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A Note from Rep. Edming

Thank you for taking the time to read this edition of my e-update. I hope everyone had a wonderful 4th of July celebration this past weekend.

After last week’s historic bipartisan vote on the state budget, this week Governor Evers took action on the budget as well as several other important pieces of legislation. There is both good news and bad news with the governor's actions and you can read about this and more below.

As always, please don't hesitate to reach out to me if you have any thoughts on issues before the legislature or if you need assistance with a state agency.


Budget with Historic Tax Relief Becomes Law

Last week I shared with you that the Legislature had approved the 2021-23 State Budget with bipartisan support and sent it to Governor Evers for his consideration. In fact, this budget received 64 votes in the Assembly and 23 votes in the Senate, the most since 2001.

The budget that was approved by the Legislature is a much different budget than what was put forward by Governor Evers back in February. His unrealistic budget proposal would have raised taxes by over $1 billion, expanded government-run health care, repealed Act 10, and put into place a number of additional liberal policy items that are not supported by most Wisconsinites outside Madison or Milwaukee. I said back in February I would work with my colleagues in the Legislature to craft a budget that works for the people of Wisconsin and I am proud to share that the conservative budget approved by the Legislature does exactly that.

One of the major highlights of this budget process is that the Legislature turned Governor Evers' proposed tax increases into historic tax relief for hardworking Wisconsinites. To learn more about the tax relief on the way click here to read more in my e-update from a few weeks ago. This budget also invests in our roads, broadband, and long-term care, all priorities for folks around the 87th District.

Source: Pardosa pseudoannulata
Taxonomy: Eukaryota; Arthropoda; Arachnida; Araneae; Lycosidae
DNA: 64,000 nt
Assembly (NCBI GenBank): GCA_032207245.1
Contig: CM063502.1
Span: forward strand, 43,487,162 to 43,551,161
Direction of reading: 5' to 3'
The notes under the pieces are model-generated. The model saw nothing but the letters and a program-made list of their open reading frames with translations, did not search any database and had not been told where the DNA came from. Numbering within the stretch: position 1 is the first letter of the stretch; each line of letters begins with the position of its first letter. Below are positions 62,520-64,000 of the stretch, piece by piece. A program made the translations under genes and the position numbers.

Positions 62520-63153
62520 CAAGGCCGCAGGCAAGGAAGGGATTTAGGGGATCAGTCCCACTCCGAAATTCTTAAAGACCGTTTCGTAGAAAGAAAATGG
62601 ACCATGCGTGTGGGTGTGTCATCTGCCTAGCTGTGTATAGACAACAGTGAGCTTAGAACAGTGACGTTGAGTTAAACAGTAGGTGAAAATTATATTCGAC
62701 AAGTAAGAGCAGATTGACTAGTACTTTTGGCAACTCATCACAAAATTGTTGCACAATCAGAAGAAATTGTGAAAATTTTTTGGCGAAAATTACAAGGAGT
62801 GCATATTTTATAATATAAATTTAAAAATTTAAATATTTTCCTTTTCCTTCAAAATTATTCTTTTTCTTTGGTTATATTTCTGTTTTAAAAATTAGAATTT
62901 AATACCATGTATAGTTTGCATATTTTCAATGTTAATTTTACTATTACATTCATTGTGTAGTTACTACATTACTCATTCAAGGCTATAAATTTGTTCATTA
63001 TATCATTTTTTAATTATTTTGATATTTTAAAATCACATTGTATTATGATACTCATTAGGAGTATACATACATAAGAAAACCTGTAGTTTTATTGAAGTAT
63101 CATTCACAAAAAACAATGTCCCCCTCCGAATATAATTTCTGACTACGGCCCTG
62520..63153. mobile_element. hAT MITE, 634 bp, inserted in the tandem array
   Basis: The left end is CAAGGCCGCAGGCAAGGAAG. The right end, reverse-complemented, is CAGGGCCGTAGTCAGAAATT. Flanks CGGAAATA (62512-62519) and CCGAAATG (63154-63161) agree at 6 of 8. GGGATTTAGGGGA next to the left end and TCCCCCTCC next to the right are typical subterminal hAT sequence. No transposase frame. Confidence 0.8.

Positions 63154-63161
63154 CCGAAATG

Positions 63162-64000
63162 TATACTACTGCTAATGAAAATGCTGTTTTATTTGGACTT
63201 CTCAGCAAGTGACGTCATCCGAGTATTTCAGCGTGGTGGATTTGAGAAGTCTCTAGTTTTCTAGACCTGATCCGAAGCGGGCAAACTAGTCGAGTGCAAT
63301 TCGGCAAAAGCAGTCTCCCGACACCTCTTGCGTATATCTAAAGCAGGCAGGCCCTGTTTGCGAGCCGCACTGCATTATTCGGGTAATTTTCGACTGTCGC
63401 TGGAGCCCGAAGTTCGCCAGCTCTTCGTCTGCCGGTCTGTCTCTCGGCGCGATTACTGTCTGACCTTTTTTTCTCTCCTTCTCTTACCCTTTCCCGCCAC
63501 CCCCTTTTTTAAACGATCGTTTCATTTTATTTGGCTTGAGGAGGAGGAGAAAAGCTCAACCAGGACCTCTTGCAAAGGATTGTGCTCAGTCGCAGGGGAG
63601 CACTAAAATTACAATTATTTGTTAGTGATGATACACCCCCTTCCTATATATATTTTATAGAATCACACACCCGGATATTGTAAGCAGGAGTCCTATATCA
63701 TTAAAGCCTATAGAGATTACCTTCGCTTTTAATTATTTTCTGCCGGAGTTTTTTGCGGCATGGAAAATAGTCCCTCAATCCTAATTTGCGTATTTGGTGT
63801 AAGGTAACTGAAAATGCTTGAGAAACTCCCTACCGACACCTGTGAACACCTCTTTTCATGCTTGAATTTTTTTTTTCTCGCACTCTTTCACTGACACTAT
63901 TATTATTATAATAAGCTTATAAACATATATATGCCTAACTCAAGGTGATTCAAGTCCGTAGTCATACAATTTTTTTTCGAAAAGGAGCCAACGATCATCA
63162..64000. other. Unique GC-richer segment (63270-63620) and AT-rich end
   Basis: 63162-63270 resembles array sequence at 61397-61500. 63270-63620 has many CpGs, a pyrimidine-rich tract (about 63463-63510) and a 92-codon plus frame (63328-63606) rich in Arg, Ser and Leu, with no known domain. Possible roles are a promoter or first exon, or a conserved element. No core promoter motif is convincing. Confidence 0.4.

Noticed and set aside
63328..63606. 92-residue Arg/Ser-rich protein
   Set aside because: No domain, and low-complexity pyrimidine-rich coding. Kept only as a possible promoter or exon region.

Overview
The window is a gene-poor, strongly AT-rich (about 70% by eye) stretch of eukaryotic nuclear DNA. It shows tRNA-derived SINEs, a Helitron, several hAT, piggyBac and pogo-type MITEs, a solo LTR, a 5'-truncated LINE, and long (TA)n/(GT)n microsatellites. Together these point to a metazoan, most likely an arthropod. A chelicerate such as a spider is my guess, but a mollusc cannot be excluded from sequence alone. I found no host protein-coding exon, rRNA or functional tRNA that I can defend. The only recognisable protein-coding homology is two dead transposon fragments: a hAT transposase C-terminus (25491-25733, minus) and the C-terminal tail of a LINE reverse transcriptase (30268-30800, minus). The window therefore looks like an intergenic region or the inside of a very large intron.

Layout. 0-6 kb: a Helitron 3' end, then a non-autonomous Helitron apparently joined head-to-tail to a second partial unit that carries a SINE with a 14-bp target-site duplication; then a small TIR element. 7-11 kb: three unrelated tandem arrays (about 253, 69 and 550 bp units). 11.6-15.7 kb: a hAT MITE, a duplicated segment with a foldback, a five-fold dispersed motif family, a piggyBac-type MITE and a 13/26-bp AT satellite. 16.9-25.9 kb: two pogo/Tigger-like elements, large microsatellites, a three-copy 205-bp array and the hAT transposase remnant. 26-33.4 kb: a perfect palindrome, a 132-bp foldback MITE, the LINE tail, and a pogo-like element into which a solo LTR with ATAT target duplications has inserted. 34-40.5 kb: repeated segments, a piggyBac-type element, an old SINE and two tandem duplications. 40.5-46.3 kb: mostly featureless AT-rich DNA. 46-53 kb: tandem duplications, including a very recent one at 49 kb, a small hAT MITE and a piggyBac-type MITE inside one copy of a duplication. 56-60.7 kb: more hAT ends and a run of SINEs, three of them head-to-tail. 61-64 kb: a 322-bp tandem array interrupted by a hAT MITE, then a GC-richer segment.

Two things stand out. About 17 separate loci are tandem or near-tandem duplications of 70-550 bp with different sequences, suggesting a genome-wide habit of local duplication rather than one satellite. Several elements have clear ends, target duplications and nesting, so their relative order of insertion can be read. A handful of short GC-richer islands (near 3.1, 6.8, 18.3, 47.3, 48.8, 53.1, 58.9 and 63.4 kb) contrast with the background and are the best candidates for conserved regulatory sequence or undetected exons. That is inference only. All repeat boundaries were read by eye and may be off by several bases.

I am pleased to report that Governor Evers signed the budget into law on Thursday as Act 58. While the governor and Democrats are now claiming credit for the historic tax relief in the budget, had they had their way taxes would have headed up not down. The reason tax relief is now on the way to Wisconsin families is because Republicans in the Legislature scrapped his tax and spend budget and replaced it with a reasonable, responsible, and realistic spending plan that invests in Wisconsin's priorities and returns money back to the taxpayers.

When Governor Evers signed the budget into law he exercised his powerful line-item veto power to make changes to the budget before signing it into law. You can review the governor's veto message by clicking here.

In addition to his partial vetoes on the budget Governor Evers also vetoed Assembly Bill 191 in its entirety. This bill would have repealed outdated and burdensome personal property tax. This tax is especially hard on small businesses in our state not only in taxes paid but also in compliance costs. The repeal of this tax would have made a big difference for small businesses that have dealt with a lot over the last year. Unfortunately, instead of helping them out with much-needed tax relief, Governor Evers chose to veto this legislation that received bipartisan support in the Legislature.